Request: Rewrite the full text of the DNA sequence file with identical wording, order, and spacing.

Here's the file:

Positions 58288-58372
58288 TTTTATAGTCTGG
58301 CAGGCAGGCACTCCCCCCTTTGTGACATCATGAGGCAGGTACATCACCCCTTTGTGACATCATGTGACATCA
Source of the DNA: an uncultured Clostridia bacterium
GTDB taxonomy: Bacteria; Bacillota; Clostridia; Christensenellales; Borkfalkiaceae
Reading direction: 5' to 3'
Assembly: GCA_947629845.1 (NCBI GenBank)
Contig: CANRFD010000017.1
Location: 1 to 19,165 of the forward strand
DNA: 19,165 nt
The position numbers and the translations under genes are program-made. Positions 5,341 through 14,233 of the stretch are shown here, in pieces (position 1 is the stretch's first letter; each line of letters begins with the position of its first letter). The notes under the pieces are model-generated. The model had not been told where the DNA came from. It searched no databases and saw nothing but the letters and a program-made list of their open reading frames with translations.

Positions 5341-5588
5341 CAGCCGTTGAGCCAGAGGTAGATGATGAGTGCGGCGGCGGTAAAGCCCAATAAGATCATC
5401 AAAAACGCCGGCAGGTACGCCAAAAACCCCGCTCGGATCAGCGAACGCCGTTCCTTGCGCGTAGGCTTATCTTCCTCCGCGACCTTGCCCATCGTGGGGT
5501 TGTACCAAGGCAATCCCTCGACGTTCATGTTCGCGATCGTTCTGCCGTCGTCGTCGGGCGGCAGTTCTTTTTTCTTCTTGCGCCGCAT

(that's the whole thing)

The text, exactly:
Positions 58288-58372
58288 TTTTATAGTCTGG
58301 CAGGCAGGCACTCCCCCCTTTGTGACATCATGAGGCAGGTACATCACCCCTTTGTGACATCATGTGACATCA
Source of the DNA: an uncultured Clostridia bacterium
GTDB taxonomy: Bacteria; Bacillota; Clostridia; Christensenellales; Borkfalkiaceae
Reading direction: 5' to 3'
Assembly: GCA_947629845.1 (NCBI GenBank)
Contig: CANRFD010000017.1
Location: 1 to 19,165 of the forward strand
DNA: 19,165 nt
The position numbers and the translations under genes are program-made. Positions 5,341 through 14,233 of the stretch are shown here, in pieces (position 1 is the stretch's first letter; each line of letters begins with the position of its first letter). The notes under the pieces are model-generated. The model had not been told where the DNA came from. It searched no databases and saw nothing but the letters and a program-made list of their open reading frames with translations.

Positions 5341-5588
5341 CAGCCGTTGAGCCAGAGGTAGATGATGAGTGCGGCGGCGGTAAAGCCCAATAAGATCATC
5401 AAAAACGCCGGCAGGTACGCCAAAAACCCCGCTCGGATCAGCGAACGCCGTTCCTTGCGCGTAGGCTTATCTTCCTCCGCGACCTTGCCCATCGTGGGGT
5501 TGTACCAAGGCAATCCCTCGACGTTCATGTTCGCGATCGTTCTGCCGTCGTCGTCGGGCGGCAGTTCTTTTTTCTTCTTGCGCCGCAT